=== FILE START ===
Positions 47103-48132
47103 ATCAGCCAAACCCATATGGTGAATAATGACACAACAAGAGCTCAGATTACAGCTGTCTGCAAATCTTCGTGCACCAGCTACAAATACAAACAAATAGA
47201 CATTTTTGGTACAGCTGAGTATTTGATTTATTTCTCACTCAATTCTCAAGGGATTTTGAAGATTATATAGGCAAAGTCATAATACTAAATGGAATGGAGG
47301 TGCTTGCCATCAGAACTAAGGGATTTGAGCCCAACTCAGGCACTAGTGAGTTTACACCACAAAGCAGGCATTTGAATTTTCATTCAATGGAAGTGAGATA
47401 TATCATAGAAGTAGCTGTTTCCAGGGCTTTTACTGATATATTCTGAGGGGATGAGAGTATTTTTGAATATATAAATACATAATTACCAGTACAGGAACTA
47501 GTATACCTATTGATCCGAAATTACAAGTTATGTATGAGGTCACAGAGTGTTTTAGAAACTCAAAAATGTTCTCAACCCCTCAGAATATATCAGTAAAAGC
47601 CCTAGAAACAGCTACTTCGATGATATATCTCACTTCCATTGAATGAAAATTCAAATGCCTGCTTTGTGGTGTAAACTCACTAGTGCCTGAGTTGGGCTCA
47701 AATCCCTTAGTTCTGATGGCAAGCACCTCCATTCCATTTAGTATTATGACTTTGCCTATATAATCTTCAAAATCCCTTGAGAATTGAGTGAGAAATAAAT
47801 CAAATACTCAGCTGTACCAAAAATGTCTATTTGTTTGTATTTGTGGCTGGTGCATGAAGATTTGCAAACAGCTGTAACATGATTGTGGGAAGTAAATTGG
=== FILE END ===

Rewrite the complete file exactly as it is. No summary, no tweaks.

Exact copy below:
Positions 47103-48132
47103 ATCAGCCAAACCCATATGGTGAATAATGACACAACAAGAGCTCAGATTACAGCTGTCTGCAAATCTTCGTGCACCAGCTACAAATACAAACAAATAGA
47201 CATTTTTGGTACAGCTGAGTATTTGATTTATTTCTCACTCAATTCTCAAGGGATTTTGAAGATTATATAGGCAAAGTCATAATACTAAATGGAATGGAGG
47301 TGCTTGCCATCAGAACTAAGGGATTTGAGCCCAACTCAGGCACTAGTGAGTTTACACCACAAAGCAGGCATTTGAATTTTCATTCAATGGAAGTGAGATA
47401 TATCATAGAAGTAGCTGTTTCCAGGGCTTTTACTGATATATTCTGAGGGGATGAGAGTATTTTTGAATATATAAATACATAATTACCAGTACAGGAACTA
47501 GTATACCTATTGATCCGAAATTACAAGTTATGTATGAGGTCACAGAGTGTTTTAGAAACTCAAAAATGTTCTCAACCCCTCAGAATATATCAGTAAAAGC
47601 CCTAGAAACAGCTACTTCGATGATATATCTCACTTCCATTGAATGAAAATTCAAATGCCTGCTTTGTGGTGTAAACTCACTAGTGCCTGAGTTGGGCTCA
47701 AATCCCTTAGTTCTGATGGCAAGCACCTCCATTCCATTTAGTATTATGACTTTGCCTATATAATCTTCAAAATCCCTTGAGAATTGAGTGAGAAATAAAT
47801 CAAATACTCAGCTGTACCAAAAATGTCTATTTGTTTGTATTTGTGGCTGGTGCATGAAGATTTGCAAACAGCTGTAACATGATTGTGGGAAGTAAATTGG